A History of the Economics of International Trade

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A History of the Economics of International Trade

International trade can be seen through many disciplinary lenses. For economists the standard account remains that of the greatest historian of the discipline Jacob Viner, published in 1937, supplemented by work on more recent developments international trade theory, and histories of trade policy. International trade in goods and services is intimately related to other mobilities such as of capital and labour, either temporary flows or permanent migration.

My project is to write a new history of economists thinking about international trade, covering the period from the beginning of the discipline in early modern Europe to the present day, drawing on primary sources. I am attempting (possibly foolishly) to write both for contemporary economists and to contextualise economic thinking in a way that is satisfying for intellectual historians. This attempt is supported by reception history methods which give due attention to the original context (or horizon) and those of subsequent readers including contemporary economists.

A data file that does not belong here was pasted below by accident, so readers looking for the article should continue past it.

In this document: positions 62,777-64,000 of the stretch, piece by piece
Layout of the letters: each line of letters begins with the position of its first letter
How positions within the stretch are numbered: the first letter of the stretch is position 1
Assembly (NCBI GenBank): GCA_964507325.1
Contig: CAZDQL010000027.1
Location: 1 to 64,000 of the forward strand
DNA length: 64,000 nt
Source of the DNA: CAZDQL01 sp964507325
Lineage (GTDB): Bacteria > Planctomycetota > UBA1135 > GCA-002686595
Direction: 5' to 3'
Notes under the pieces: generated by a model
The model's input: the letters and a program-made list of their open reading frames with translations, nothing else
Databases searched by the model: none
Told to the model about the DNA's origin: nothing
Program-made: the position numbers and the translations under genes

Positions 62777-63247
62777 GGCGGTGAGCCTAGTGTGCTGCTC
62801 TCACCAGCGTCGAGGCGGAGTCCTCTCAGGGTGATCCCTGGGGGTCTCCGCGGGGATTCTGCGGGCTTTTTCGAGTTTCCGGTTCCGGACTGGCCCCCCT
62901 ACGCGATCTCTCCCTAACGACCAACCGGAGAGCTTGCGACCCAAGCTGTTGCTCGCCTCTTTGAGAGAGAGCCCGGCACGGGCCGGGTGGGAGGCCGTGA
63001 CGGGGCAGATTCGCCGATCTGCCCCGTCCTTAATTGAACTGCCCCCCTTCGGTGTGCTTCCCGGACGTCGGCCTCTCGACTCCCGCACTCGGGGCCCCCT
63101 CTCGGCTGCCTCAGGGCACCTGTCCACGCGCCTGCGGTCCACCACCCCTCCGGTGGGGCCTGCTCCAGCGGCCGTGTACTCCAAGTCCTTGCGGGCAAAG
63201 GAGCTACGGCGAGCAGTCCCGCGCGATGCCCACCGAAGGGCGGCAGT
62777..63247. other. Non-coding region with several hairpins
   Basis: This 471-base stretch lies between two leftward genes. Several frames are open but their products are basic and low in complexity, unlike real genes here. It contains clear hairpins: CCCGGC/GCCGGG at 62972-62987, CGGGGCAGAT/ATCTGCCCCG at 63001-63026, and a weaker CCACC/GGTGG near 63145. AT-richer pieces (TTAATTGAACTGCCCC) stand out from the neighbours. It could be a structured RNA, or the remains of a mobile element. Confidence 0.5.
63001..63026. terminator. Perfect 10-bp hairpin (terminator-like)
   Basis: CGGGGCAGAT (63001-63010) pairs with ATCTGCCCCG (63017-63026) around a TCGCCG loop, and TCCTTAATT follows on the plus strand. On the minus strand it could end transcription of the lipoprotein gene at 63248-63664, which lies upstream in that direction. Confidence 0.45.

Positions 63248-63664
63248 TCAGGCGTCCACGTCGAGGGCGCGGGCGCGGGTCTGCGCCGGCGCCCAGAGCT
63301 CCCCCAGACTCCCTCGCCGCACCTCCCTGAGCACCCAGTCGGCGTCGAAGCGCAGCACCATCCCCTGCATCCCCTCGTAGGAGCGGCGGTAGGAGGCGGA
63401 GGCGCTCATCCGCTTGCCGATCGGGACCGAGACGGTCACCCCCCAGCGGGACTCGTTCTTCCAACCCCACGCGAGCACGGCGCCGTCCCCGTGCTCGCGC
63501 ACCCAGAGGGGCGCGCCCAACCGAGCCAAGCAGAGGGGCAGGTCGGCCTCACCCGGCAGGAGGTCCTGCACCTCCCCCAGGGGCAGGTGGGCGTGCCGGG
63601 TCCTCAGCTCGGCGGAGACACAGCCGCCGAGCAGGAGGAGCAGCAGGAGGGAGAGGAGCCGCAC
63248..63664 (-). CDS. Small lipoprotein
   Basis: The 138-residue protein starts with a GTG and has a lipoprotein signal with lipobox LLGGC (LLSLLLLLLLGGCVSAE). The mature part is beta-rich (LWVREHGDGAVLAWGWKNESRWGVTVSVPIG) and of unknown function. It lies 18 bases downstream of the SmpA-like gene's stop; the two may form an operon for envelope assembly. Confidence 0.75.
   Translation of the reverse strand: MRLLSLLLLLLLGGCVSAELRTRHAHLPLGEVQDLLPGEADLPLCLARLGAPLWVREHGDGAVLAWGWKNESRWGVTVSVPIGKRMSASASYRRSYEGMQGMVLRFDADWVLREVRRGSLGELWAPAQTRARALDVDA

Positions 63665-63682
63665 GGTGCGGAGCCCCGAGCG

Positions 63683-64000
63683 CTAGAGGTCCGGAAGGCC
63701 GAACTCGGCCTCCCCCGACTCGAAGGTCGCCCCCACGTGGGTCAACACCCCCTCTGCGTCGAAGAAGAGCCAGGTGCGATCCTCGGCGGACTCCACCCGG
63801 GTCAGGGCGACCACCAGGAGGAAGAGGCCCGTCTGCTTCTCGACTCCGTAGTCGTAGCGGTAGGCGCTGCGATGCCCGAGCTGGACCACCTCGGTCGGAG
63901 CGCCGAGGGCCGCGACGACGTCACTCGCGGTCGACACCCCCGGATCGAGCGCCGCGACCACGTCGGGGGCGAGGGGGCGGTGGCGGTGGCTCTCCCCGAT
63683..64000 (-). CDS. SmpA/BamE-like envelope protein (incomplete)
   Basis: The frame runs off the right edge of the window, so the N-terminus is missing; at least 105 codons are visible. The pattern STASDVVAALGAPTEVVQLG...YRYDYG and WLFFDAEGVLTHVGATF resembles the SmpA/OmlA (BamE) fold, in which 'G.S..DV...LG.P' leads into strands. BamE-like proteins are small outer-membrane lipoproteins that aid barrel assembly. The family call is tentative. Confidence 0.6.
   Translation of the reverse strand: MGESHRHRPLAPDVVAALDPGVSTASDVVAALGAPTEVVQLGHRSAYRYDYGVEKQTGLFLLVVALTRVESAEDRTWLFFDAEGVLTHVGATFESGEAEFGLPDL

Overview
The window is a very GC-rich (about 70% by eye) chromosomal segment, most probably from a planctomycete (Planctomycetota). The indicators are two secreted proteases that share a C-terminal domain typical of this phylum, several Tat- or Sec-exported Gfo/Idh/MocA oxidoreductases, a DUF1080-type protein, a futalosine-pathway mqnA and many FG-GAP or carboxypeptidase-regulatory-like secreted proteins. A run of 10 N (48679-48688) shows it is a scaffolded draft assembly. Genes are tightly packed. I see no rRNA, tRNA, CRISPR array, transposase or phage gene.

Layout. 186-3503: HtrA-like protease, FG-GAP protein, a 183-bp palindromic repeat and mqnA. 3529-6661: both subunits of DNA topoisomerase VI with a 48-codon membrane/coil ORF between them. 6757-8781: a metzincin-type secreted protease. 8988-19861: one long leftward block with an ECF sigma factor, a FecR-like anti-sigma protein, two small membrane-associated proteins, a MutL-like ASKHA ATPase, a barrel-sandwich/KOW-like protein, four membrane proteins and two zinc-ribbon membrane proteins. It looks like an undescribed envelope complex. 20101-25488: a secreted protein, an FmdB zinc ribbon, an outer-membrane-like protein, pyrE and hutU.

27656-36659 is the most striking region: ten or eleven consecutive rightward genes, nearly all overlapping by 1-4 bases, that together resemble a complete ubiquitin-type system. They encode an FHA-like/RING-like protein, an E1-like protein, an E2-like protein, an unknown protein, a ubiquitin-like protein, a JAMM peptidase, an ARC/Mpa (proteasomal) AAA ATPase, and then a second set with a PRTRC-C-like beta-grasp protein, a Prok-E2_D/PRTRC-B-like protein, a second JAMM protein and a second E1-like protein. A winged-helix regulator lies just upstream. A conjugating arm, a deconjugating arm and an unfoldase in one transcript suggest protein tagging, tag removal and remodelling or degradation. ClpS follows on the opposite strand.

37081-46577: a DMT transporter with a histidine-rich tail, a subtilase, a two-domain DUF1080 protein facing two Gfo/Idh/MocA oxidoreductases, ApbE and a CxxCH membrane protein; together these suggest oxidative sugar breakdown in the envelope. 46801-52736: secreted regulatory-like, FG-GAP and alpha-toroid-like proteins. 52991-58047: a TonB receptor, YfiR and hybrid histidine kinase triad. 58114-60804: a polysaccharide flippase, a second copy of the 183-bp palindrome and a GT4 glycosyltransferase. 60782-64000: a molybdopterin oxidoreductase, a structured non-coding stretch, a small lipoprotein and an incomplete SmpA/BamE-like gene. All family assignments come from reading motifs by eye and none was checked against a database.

This seminar will give attendees some insight into the ways economists have theorised international trade, and provide an opportunity for discussion of the relationship to other disciplinary perspectives.


Professor Paul Oslington
Prior to abandoning the respectable university world to join friends at Alphacrucis to build a Pentecostal Christian university for Australia he was Professor of Economics at Australian Catholic University and Associate Professor of Economics at UNSW.  During this time enjoyed visiting fellowships at University of Oxford, University of British Columbia and Princeton.  His PhD in Economics and Master of Economics/Econometrics were completed at the University of Sydney, and Bachelor of Divinity and Doctor of Theology through University of Divinity, Melbourne.  Books include The Theory of International Trade and Unemployment (Edward Elgar),  Adam Smith as Theologian (Routledge),  Oxford Handbook of Economics and Christianity (OUP), Political Economy as Natural Theology: Smith Malthus and their Followers (Routledge) and is currently working on a monograph commissioned by Harvard University Press on the history of economic thinking in the Christian tradition, as well as a volume on international trade for the Cambridge University Press Historical Perspectives on Modern Economics series. 

Date & time

Tue 23 Aug 2022, 4.30–6pm


CAIS Al-falasi Theatre, Building 127, Ellery Cres ANU


Professor Paul Oslington (Alphacrucis (AC) University College)


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